This three-day symposium brings together scholars and practitioners of art history, history, anthropology, archaeology, and museum design, from Argentina, Bolivia, Ecuador, Peru, and the United States to discuss the collection of Inca and Andean aesthetics, sciences, and natures in the Americas and Atlantic World, from the 1530s to the present. Its wide scope reflects its subject: the forms of Inca and Andean knowing and seeing whose colonial and post-colonial disruption, collection, and recreation shaped imperial and republican museums of anthropology, art, and natural history worldwide, as well as artistic and intellectual responses to colonialism in the Andes. This symposium helps shape a 2024 exhibit in the new Palmer Art Museum.

The three keynotes—listed below—are open to the Penn State community and State College public. We especially encourage the Penn State community to attend the Friday panels as well.

Visit the Conference Website to see the full schedule and learn more about this event.

This conference is sponsored by the Humanities in the World Initiative Faculty Invites program, and is co-sponsored by Department of History, Latin American Studies Program, and the Committee for Early Modern Studies.

Keynote talks:

“The Odyssey of a Royal Inca Tunic: Regalia, Heirloom, Art” with Andrew James Hamilton, Associate Curator of Arts of the Americas, Art Institute of Chicago. 

Thursday, November 3, 5:00 p.m. Palmer Art Museum auditorium

An intricately patterned tunic in the collection of the Dumbarton Oaks Museum is the most famous work of Andean art in the world. However, little has been known of its life before it was acquired by Robert Woods Bliss, the founder of Dumbarton Oaks, in the 1950s. This talk explores how the 500-year-old tunic, originally destined for the wardrobe of an Inca emperor, may have journeyed to the walls of a museum. At the same time, it considers the consequences of its transformation as an object—from regalia, to heirloom, to art—for those who have cared for and about it.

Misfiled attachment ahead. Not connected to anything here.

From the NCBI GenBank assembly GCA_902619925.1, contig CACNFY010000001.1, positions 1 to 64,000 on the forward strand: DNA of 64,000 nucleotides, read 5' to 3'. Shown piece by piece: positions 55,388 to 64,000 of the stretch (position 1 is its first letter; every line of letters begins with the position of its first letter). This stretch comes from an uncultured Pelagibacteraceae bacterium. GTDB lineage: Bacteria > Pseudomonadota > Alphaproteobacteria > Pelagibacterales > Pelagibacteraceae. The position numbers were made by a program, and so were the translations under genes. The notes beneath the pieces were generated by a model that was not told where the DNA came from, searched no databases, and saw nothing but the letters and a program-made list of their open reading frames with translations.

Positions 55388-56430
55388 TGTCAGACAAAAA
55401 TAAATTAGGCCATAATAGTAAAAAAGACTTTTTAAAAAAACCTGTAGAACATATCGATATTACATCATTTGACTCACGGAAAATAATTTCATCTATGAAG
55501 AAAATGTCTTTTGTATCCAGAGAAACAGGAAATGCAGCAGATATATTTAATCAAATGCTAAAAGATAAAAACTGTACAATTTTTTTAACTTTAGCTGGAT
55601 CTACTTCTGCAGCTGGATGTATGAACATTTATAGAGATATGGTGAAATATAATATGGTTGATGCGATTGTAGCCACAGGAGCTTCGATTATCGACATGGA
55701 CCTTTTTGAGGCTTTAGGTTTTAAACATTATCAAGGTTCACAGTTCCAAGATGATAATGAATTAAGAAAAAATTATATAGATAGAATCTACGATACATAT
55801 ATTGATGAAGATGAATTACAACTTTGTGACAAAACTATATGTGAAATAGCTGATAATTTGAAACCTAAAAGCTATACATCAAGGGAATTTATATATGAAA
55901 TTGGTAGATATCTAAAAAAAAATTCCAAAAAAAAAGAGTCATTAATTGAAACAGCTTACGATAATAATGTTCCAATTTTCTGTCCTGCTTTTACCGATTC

“In search of an aesthetic I can call my own” with Kukuli Velarde. 

Friday, November 4, 12:00-1:30 p.m. Pasquerilla Spiritual Center, 130 Garden Room

Kukuli Velarde is a Peruvian artist based in the United States since 1987. Her practice revolves around the consequences of colonization, reclaiming a gaze both synchronous to our time yet rooted in pre-columbian and colonial sensibilities. She has received awards and grants such as the Guggenheim Fellowship (New York- 2015), the United States Artists-Knight fellowship (California- 2009), the Pew Fellowship in Visual Arts (Pennsylvania- 2003), the Anonymous is a Woman award (New York- 2000), the Joan Mitchell Foundation grant (New York- 1997), among others. In 2013 her project CORPUS got the Grand Prize at the Gyeonggi Ceramics Biennial in South Korea. She participated as faculty at the Skowhegan School of Painting and Sculpture in 2022.

“Collecting the Ancestors: skeletons and mummies and their history in reconstructing health and medical practices in the pre-Hispanic Andes” with John Verano, Professor of Anthropology, Tulane University. 

Friday, November 4, 5:30 p.m. Foster Auditorium, Paterno Library

Beginning in the nineteenth century, Peruvian, European and North American explorers and archaeologists collected human remains from burial caves in the highlands and cemeteries on the desert coast of the Andes. In Peru, collectors found skulls showing evidence of trepanation (skull surgery) in pre-Hispanic burial houses and caves. These medical practices were brought to world-wide attention by archaeologists like Julio Tello, a descendent of those medical ancestors in the central highlands, who devoted the rest of his life to excavating archaeological sites and building museum collections of ancestral mummies and skulls. This talk will look at how the study of human remains played an important role in documenting health conditions and medical practices in the pre-Hispanic Andes, and how these studies continue to flourish today through the work of a new generation of young bioarchaeologists.